Accountability: Powerful Ingredient to Small Business Success

The Power of Accountability Windy Lawson

This post may contain affiliate links. Read the full disclosure here.

Short of finding a genie in a bottle on the beach, there is no secret to achieving success as a microbusiness owner. But there is a secret ingredient that can stack the odds in your favor: accountability. Ironically, one of the biggest perks to being The Boss- complete independence- can also become an albatross when getting stuff done.

Many microbusiness owners struggle to make the leap from employee to CEO. And it’s a lot easier to stay on track and meet deadlines when there’s someone else watching. Having a boss = repercussions. But, as a microbusiness owner, you’ve got consequences for not staying on track. And it’s called not making any money, yo.

Unfortunately, that’s the view too many people take of accountability. But, accountability is so much more than responsibility.

At its core, accountability is empowerment. Sure, it is accepting responsibility for the direction in which your ship is sailing, but it’s also being empowered to course-correct if you want to change destinations.

The New York Times bestselling book The Oz Principle looks at accountability as the “personal choice to rise above one’s circumstances and demonstrate the ownership necessary for achieving desired results.”

Looking at accountability this way, you can see how powerful accountability can be for the microbusiness owner. Incorporating accountability may be easier than you expect.

accountability is empowerment

Ways to Incorporate Accountability

#1: Plan for Success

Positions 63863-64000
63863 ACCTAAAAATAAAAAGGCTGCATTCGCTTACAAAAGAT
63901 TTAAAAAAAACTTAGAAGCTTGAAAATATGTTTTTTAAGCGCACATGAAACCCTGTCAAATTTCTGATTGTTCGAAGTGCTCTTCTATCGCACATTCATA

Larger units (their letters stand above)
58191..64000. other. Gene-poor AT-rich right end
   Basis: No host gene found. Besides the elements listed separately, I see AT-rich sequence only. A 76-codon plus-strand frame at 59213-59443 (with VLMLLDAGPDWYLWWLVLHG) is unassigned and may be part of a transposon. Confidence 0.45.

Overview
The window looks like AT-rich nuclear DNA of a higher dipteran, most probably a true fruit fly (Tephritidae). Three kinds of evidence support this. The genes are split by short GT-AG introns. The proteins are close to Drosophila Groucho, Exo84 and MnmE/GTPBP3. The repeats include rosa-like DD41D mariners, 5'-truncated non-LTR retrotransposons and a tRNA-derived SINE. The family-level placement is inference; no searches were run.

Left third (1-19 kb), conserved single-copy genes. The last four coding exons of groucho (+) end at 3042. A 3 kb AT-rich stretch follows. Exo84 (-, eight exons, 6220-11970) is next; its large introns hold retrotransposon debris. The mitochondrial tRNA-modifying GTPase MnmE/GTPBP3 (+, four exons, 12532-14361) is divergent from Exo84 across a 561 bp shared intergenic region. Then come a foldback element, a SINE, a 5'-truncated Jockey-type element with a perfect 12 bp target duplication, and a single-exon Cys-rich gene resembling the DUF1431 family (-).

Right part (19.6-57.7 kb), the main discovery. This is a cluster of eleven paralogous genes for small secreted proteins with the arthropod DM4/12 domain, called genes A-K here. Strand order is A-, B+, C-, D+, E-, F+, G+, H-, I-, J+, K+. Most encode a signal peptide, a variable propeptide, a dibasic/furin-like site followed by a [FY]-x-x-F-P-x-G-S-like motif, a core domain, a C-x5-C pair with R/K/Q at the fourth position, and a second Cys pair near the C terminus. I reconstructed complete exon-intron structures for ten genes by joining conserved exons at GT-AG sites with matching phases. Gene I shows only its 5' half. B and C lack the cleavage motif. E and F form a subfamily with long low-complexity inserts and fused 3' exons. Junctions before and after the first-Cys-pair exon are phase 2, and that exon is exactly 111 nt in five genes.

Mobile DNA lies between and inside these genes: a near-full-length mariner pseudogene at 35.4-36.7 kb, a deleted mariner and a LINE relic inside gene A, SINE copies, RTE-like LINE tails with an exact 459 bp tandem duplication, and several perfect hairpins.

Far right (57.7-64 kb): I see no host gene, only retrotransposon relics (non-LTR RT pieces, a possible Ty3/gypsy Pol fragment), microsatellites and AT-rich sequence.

Have you ever wandered aimlessly through the grocery store, hoping to find inspiration for a week’s worth of dinners? Up and down the aisles, checking out what’s on sale and mentally reviewing what’s in your pantry at home? Of course, you have.

Now, think about your grocery shopping experience two weeks before Thanksgiving, when you roll into the store with a list created from your Pinterest-worthy recipe plan.

The difference? You have an obvious outcome you are working to achieve. When you know what you want to create, you assemble the right ingredients.

Too often, microbusiness owners struggle to get shit done because they can’t see what it means to the bigger picture. And if there is no bigger picture, they throw any old BOGO into their cart, confusing busy with productive.

What do you want?

Empower yourself to dream big.  What is the vision you have for your microbusiness? If vision feels a little too woo for you, call it your long-term goal. You started your microbusiness for a reason, and the clearer you can be on that reason, the easier accountability will become.

Consider what you can do this year that will put you closer to achieving your vision and how you will measure the impact it has on your vision.

Then, what you can do this quarter.

Then, what you can do this month.

Then this week.

Then today.

Then right now.

It sounds so easy, so why is it so hard?

We know how to set big goals {I’m going to make a million dollars} and how to create a To-Do list {post on Facebook ✔️}, but we aren’t taught the in-between.

You need a big picture goal to know what you are working towards. But you also need mid-range and short-term goals that support the big picture goal. If the big goal is five years away, create a sub-goal in support of the larger goal that can be achieved in the next 12 months. Then, using the annual goal, create a quarterly goal, and from that a monthly goal. Your monthly goal leads to your weekly goals, which become tasks.